HEY, HOW DID THAT HORN OF AFRICA THING GO? Not so well in Somalia:
Somali Islamists and opposition leaders meeting in Eritrea have joined forces in a new alliance to overthrow Somalia's transitional government. More than 300 delegates, including Islamist leader Sheikh Hassan Dahir Aweys, have approved a constitution and central committee.
A spokesman said the new movement will be called The Alliance for the Liberation of Somalia. It aims to remove the Ethiopian-backed government by negotiation - or war.....Since their defeat by Ethiopia's vastly superior military force in December last year, the Islamists have resorted to guerrilla tactics, launching daily hit-and-run attacks on targets, mainly in Mogadishu. The UN refugee agency says some 400,000 people have fled the fighting in the capital in the past four months as a result of the surge in violence.
On the "upside" it looks as if we're going to declare Eritrea a rogue state:
The US has issued Eritrea with its strongest warning yet over its alleged support for terrorism. A senior US official said the presence of an exiled Somali Islamist leader in Asmara this week was further evidence Eritrea gave sanctuary to terrorists.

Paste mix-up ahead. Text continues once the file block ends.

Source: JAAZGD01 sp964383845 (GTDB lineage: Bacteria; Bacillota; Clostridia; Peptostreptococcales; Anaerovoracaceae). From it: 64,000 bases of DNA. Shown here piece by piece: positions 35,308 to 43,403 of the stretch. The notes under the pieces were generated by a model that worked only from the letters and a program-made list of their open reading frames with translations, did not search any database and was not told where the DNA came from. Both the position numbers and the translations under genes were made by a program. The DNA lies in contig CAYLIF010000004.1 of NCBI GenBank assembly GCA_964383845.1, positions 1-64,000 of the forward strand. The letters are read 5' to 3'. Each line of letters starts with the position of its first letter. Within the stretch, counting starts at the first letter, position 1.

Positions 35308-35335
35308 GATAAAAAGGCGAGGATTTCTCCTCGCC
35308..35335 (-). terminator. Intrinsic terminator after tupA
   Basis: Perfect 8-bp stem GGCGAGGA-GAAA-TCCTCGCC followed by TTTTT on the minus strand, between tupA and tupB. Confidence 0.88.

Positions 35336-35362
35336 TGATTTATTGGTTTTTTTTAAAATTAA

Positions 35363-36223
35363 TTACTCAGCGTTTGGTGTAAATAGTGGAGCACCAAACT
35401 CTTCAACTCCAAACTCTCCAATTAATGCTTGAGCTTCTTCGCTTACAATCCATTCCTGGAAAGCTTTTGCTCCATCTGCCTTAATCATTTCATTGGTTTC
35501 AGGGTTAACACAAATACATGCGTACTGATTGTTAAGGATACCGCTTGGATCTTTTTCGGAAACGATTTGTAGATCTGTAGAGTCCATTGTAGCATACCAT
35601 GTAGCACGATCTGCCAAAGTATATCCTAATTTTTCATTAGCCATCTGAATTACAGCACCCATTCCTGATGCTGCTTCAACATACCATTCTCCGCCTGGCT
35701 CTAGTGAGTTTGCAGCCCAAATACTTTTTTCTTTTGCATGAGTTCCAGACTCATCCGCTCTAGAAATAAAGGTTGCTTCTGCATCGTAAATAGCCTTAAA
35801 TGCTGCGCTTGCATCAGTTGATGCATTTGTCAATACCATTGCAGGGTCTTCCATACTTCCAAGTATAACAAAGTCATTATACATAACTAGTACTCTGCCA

The gathering of further intelligence could lead to Eritrea being named as a state sponsor of terrorism - followed by sanctions, the official said....What had got her government's attention was Eritrea's actions to destabilise other countries in the Horn of Africa and, in particular, evidence that they were harbouring terrorists.
Meanwhile, in Ethiopia (which, you'll recall, recently invaded its neighbor Somalia, although this apparently wasn't "destabilizing"):
In Addis, there are several neighborhoods populated by ethnic Somalis, and one was made up almost entirely of internally displaced people from the Ogaden....They would tell me their stories and show me their scars. One elderly woman even removed her hijab, exposing her shoulder and back, to show me the grotesque, deep scar hidden there. Ten months earlier, she had been stabbed with a bayonet by an Ethiopian soldier. "He asked me to stand up, and I guess I did this too slowly for him," she said, focusing her rheumy, blue-rimmed eyes on mine. "He meant to hit my face."
Every person I interviewed had a similar story. Their villages had been burned. Their men and women had been jailed, tortured, and raped. Many had been killed. One student I spoke with said, "There are only two options for us: Join the rebels or flee."
Read the whole thing, as they say.